I thought you might enjoy seeing a couple of photos of different pinch pot creations. I don’t have time to photograph steps for another How-To pinch pot post right now–I’ll try to get to it this coming week. If you want to try out any of these projects, you do need to know one or two things, so I’ll just tell you quickly . . .
First: whenever you join two pieces of clay (in most cases), you need to rough up the surfaces that will be joined. Scratch them with a plastic fork, or to make a better tool, cut little pointy teeth out of the edge of an old gift card or a bit of plastic from an old food container or whatever you’ve got, then use this toothed tool to scratch up the surfaces–do a thorough job.
Second: wet one of the scratched (scored) surfaces with a bit of water–just use an old artist’s paint brush. This is the only thing you’re allowed to use water for when making pinch pots! And don’t use more water than necessary. I don’t give my kids water because they can’t control themselves and they end up dissolving their pots, but you guys can handle it, right . . . ?
Wiggle and press and smooth the two pieces together until they’re well stuck.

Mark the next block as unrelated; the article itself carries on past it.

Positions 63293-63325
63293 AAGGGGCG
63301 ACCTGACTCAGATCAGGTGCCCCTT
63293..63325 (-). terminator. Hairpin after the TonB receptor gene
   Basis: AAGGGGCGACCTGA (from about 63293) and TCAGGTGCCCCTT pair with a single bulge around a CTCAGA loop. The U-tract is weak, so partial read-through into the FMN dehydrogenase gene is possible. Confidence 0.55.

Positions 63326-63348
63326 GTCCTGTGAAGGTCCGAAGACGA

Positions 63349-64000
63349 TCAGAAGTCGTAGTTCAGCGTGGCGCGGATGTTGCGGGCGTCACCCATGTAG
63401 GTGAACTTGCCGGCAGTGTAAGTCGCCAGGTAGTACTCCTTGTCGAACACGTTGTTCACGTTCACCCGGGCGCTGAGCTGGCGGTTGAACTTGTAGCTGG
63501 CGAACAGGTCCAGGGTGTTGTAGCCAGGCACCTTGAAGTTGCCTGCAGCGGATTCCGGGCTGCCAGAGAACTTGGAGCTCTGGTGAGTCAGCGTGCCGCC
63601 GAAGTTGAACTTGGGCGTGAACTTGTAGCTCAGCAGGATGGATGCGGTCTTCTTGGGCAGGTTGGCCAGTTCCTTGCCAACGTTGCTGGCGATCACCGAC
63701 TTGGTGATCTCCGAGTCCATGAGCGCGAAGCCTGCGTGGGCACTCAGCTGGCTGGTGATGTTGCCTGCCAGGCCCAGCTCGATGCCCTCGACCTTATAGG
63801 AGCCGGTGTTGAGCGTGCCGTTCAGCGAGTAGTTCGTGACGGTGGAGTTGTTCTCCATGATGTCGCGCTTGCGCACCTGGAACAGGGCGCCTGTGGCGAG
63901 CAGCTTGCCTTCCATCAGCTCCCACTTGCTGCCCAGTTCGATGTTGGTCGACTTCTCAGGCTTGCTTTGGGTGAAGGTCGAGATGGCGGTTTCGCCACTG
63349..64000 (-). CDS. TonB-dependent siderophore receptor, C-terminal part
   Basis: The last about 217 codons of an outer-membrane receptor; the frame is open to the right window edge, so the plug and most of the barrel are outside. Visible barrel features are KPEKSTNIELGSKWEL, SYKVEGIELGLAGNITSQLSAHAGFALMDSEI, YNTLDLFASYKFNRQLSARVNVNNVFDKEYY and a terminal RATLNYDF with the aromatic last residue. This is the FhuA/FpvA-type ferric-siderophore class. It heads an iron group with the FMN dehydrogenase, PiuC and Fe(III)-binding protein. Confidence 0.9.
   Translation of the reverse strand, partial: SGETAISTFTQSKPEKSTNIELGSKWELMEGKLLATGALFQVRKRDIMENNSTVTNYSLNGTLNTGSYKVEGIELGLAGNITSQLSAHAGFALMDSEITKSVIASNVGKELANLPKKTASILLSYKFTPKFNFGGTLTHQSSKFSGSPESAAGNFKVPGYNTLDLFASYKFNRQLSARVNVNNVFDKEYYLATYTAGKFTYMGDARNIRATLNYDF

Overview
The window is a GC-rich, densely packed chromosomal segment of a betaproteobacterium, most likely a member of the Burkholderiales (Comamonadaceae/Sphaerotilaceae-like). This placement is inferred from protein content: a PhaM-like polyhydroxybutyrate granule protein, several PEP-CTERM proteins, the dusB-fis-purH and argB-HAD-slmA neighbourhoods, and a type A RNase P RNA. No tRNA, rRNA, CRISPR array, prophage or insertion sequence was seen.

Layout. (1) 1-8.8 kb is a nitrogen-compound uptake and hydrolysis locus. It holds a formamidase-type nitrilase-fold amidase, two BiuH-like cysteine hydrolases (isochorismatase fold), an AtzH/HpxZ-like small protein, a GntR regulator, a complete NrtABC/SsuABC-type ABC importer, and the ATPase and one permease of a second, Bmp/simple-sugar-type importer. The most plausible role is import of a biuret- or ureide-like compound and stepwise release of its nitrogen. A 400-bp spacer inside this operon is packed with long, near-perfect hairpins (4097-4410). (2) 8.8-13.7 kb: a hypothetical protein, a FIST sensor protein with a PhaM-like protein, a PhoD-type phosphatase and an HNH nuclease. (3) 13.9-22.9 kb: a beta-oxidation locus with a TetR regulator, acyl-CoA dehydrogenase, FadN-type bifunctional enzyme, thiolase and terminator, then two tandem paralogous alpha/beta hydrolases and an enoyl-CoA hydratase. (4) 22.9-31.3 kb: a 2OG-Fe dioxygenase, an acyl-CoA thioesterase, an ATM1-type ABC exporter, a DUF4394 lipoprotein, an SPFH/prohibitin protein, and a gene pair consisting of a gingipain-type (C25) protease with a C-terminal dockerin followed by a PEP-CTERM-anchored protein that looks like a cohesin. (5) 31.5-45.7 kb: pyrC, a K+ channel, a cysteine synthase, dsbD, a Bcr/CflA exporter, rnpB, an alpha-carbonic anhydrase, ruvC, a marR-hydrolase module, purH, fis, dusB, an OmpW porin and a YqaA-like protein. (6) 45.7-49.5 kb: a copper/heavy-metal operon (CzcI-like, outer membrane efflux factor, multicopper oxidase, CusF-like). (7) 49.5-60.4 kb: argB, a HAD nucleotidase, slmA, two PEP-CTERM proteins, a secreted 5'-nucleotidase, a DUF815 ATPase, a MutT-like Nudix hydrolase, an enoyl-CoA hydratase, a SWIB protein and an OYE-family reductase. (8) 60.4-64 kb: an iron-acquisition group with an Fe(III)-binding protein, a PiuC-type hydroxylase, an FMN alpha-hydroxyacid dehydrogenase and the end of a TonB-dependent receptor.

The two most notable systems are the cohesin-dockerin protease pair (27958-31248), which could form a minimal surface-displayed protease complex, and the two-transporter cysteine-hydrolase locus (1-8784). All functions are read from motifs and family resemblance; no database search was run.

Third: whenever you join pieces of clay together, you need to dry the pot more carefully, so cover your creation with a plastic sheet or grocery bag for a day or two. Otherwise, the joined pieces might come apart.
So, here are some photos of things you can do with pinch pots. If you have a preference, tell me which one(s) you’d like instructions on and I’ll try to accommodate you. The teapot and whistle are advanced projects, though, so it’ll be a little while before I get to them.
I made the little rabbit hole with tree roots hugging it to show to my students. I tell them their pinch pot is like a rabbit’s hole and they mustn’t make the opening too large or foxes will get in and eat their baby bunnies.
My daughter Cheri (16) made this frog house with the frog and snail. The mushroom is made of two pinch pots–the cap and the stalk–fastened together and embellished with windows, doors, shingles, etc.
We did a whole village of these little frogs with their abodes. Some of the kids sculpted other animals, birds, etc., instead of the frogs. These two little amphibians are mine. One of the perks of the job–you get to make cool stuff.
I have some home-made clay roulettes that I use to add textures such as this one on the goblet. I’ll show you how to make them at some point–they’re not difficult. The funny looking piece on the bottom is a maraca or rattle. We did a class on musical clay and this was my sample project.
The teapot is a very large pinched pot with pinched lid and slab-built/pinched spout and tripod feet with a pulled handle. It has a built-in strainer for loose leaf tea. I just sold it, so I had to make another one (only different)–it’s drying now.
This little dragon whistle plays a four-note scale. My daughter wanted to paint him, so he’s the only piece here that’s not glazed. Glazing pots isn’t an absolute requirement unless you’re going to put food in them, and painting with acrylic can be very effective on the right sort of piece.
I hope you enjoyed my photo show and I look forward to posting how-to’s on some of these soon.